Syrian survivors of sarin attack grieve one year on
On his wedding anniversary on Wednesday (April 4th), Abdulhamid Yusuf will have nothing to mark but a chemical attack that killed his wife and two babies.
At least 80 people were killed on April 4th last year, Yusuf's wedding anniversary, when war planes dropped sarin gas on his hometown of Khan Sheikhun in north-west Syria.
The chemical assault on the opposition-held town was one of the most shocking of Syria's war, causing global outrage and rare retaliatory airstrikes by the US.
"I have been deprived of part of my body, of my soul," says the 29-year-old widower, breaking into tears as he sits in the garden of his now empty home.
An image of Yusuf holding the lifeless bodies of his 11-month-old twins -- Aya and Ahmad -- spread around the world in the wake of the attack.
Yusuf also lost his wife Dalal and 16 other relatives, including his brother, nephew and many cousins.
As Yusuf visits the cemetery to clear the graves of his loved ones 12 months on, his grief and anger is still raw.
"I will not be able to start over. I will not forget the past," he says.
Khan Sheikhun lies in Syria's Idlib province, the last in the country to remain largely beyond the control of the Syrian regime.
UN war crimes investigators said they have evidence Syrian regime forces were responsible for the deadly attack on Khan Sheikhun, but the allegations have been rejected by Damascus and its ally Russia.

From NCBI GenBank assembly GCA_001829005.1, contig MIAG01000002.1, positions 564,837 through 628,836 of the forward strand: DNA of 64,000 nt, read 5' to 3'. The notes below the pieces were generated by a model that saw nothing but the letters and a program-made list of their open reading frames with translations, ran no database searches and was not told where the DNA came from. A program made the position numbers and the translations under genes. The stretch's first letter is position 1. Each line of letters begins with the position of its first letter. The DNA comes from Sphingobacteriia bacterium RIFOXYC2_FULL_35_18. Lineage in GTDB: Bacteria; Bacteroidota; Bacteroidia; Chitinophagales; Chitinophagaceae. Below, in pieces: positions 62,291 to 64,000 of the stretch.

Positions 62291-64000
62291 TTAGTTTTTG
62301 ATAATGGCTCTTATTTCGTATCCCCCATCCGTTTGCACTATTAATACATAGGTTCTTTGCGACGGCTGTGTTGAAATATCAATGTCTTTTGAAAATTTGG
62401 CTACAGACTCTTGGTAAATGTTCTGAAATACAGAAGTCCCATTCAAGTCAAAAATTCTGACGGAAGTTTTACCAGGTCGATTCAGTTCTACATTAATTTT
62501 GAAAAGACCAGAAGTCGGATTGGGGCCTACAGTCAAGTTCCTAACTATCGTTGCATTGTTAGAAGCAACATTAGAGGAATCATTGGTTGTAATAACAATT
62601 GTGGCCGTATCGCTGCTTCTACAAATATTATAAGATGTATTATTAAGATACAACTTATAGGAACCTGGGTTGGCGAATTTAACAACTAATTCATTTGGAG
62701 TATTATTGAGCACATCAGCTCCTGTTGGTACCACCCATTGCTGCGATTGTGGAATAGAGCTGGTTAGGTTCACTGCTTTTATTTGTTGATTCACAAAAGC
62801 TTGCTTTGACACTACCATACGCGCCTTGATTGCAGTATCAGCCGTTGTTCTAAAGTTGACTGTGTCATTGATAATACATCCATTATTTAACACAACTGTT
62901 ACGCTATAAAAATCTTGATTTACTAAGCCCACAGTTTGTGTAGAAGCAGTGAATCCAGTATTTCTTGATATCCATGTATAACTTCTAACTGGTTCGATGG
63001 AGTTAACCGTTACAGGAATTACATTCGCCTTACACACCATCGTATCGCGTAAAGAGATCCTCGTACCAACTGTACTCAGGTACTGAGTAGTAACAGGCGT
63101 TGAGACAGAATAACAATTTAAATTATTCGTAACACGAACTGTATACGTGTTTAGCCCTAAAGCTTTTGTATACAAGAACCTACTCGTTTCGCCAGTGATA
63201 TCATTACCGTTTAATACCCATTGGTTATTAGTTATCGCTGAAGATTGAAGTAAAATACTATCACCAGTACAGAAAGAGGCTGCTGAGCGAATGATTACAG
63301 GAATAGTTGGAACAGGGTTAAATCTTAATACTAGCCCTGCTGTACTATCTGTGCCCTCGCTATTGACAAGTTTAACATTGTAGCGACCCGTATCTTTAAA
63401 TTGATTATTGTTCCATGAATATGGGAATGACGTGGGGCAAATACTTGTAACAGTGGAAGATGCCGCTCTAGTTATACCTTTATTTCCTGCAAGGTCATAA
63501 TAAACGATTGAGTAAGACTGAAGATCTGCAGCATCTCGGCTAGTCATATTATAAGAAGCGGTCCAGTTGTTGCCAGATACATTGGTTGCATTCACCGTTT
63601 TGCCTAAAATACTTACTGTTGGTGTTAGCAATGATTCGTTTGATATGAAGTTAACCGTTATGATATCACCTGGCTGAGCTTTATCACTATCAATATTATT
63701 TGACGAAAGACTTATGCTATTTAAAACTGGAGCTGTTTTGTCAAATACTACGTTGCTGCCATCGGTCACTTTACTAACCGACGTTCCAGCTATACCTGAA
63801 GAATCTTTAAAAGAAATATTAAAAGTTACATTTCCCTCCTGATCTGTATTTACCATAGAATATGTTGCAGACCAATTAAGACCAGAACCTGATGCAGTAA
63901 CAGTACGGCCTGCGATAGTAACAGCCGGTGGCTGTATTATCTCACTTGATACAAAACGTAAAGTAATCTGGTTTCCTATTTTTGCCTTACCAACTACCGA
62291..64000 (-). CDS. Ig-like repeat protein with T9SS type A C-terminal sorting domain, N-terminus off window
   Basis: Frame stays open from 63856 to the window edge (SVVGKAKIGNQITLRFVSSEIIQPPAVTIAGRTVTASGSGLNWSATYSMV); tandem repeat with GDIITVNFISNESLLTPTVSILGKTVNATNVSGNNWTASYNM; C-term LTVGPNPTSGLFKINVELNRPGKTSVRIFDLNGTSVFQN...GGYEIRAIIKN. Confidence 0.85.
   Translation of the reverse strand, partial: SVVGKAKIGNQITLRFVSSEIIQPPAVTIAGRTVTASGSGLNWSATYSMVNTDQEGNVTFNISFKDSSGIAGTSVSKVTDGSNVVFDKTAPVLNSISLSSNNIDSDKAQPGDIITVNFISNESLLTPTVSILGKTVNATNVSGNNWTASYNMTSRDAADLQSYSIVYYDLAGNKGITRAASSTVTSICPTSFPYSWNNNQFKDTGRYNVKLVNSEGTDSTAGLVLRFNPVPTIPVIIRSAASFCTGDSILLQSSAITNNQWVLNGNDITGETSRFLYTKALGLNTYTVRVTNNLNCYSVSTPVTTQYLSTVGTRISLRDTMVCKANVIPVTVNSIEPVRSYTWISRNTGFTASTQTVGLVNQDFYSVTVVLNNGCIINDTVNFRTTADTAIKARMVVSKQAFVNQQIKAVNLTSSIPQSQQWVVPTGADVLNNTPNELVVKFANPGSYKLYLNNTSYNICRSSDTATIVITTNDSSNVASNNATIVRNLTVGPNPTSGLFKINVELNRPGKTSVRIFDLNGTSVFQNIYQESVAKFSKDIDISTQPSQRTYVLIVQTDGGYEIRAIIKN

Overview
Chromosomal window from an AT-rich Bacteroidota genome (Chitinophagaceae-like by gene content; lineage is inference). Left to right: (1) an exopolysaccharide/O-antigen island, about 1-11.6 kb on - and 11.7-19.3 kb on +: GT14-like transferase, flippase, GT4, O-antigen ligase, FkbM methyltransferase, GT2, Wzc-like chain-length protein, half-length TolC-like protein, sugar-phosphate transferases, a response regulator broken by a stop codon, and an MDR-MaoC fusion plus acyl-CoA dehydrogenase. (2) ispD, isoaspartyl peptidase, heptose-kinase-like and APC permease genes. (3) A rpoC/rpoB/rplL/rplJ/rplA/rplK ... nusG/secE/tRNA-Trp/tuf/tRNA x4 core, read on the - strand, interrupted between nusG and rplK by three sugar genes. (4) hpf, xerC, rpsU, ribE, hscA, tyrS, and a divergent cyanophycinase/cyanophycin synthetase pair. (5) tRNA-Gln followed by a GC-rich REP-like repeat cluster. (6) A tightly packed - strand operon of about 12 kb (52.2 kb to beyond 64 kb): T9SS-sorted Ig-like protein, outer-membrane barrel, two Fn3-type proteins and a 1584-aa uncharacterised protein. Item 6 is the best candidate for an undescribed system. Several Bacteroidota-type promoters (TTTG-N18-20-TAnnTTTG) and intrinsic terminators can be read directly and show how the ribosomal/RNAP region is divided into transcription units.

The early morning raid last year killed more than 80 people, including 30 children, according to the Syrian Observatory for Human Rights.
Ahmad al-Yusuf, 20, lost both his parents and two young brothers -- Mohammed and Anwar -- on a day he says he will never forget.
After the strikes hit, he rushed home to find his neighbour sitting on the ground, shaking uncontrollably and incapable of talking.
"I will never forget that day or those details," he says. "I lost all my family -- everything that was dearest to me."
He clings on to their memory even as he adapts to his new life alone, now running the family's convenience store on his own.
"Whether I am coming or going at home, I always see them in front of me."
The deadly strikes on Khan Sheikhun sparked international condemnation, and a retaliatory US strike at a Syrian airfield allegedly used in the attack.
But the bereaved residents feel nothing more substantial has been done to hold those responsible to account.
Mohamed al-Jawhara, 24, lost his parents, nephew and several cousins.
"It was such a shock. How do you bear seeing them all die in a single day?"
Jawhara expresses frustration at what he sees as the insufficient response of the international community in holding Syrian president Bashar al-Assad to account.
"We hoped he would be tried and have to pay" for what he did, he says.
World leaders "have made statement after statement, but in the end they have been weak".